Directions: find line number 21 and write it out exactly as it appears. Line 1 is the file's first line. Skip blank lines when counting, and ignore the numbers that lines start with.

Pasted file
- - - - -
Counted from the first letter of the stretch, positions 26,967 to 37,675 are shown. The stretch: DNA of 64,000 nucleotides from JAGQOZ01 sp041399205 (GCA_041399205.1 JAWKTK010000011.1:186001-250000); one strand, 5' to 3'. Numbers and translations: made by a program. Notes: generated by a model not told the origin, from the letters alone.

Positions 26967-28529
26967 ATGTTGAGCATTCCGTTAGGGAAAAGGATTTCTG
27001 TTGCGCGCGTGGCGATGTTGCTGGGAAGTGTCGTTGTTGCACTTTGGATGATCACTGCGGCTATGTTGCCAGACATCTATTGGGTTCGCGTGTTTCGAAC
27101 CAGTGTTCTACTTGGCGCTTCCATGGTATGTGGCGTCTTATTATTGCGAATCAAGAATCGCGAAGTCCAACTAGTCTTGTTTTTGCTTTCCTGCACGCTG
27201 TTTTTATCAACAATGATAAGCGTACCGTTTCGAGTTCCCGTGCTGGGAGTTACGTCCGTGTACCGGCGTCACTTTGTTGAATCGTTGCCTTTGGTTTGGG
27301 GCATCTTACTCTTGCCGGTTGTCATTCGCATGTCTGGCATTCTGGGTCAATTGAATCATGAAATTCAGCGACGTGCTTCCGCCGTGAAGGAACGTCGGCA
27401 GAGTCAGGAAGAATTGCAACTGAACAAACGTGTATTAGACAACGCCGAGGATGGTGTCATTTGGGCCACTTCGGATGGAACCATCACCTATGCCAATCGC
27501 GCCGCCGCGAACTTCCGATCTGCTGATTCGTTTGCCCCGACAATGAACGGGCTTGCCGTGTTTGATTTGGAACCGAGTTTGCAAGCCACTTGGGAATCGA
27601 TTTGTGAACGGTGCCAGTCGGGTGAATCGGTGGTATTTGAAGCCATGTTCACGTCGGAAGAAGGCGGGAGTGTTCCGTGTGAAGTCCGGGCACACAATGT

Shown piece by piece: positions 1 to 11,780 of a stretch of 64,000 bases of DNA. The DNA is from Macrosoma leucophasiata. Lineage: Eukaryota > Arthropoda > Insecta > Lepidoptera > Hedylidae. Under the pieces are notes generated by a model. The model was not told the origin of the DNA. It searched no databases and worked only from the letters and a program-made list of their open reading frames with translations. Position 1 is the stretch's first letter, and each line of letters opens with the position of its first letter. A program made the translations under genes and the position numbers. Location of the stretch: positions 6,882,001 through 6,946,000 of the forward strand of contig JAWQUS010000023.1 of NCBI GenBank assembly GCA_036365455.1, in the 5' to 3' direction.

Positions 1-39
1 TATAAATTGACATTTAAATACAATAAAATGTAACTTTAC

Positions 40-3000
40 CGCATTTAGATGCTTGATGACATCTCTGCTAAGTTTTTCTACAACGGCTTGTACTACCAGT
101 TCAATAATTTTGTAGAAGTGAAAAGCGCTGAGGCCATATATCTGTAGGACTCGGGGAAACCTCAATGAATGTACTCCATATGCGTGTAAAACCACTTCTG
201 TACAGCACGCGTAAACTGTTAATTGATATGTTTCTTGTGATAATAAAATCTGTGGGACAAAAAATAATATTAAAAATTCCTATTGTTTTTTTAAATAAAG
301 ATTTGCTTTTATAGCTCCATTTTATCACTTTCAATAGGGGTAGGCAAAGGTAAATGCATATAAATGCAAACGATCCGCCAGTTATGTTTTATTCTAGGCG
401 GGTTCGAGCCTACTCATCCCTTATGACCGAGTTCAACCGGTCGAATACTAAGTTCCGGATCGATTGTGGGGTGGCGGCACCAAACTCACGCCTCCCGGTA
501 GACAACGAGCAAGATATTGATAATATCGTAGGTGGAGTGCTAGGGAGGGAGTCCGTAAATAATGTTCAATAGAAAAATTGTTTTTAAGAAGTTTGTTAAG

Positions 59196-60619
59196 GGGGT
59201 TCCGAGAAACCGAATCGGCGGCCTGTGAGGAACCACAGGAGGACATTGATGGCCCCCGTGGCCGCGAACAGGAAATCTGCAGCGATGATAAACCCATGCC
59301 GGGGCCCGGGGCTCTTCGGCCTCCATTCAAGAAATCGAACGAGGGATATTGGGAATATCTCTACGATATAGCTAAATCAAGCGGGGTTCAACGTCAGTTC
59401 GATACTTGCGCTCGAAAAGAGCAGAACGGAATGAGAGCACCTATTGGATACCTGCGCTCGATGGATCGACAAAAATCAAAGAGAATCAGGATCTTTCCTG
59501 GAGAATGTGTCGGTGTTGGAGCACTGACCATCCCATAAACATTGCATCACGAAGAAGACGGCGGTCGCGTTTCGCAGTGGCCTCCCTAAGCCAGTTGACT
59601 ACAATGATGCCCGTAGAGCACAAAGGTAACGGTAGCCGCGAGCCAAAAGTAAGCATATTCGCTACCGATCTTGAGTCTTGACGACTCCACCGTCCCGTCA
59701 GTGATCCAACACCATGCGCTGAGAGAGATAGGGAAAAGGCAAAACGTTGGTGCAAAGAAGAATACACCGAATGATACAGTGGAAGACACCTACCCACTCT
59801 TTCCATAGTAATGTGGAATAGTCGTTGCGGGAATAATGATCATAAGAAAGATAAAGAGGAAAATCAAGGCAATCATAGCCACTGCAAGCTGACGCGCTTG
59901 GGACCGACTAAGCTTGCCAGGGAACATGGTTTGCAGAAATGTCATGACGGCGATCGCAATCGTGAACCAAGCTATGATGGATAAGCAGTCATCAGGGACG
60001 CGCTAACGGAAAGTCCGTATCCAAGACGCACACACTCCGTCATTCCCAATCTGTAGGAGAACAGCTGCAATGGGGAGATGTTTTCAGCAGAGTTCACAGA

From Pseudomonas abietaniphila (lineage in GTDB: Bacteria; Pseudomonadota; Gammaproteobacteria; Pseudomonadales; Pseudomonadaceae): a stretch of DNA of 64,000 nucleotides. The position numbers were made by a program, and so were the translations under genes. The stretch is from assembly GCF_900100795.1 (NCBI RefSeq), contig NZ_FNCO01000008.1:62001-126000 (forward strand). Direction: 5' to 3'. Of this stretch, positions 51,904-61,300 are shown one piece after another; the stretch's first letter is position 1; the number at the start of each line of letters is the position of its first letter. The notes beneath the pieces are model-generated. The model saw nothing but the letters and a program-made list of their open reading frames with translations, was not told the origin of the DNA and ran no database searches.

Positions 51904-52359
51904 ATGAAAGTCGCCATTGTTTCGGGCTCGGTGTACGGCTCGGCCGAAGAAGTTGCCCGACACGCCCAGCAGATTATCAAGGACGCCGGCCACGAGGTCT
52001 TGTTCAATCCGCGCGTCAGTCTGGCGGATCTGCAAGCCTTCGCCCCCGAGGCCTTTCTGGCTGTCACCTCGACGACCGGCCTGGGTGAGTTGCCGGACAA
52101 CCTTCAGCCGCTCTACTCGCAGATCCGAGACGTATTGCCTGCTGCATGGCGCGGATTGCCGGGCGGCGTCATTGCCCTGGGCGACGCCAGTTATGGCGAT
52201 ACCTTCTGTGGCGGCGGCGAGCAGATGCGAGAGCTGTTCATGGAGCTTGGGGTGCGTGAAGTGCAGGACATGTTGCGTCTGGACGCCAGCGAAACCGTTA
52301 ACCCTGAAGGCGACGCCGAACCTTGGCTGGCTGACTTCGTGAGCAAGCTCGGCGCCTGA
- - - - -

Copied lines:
Positions 59196-60619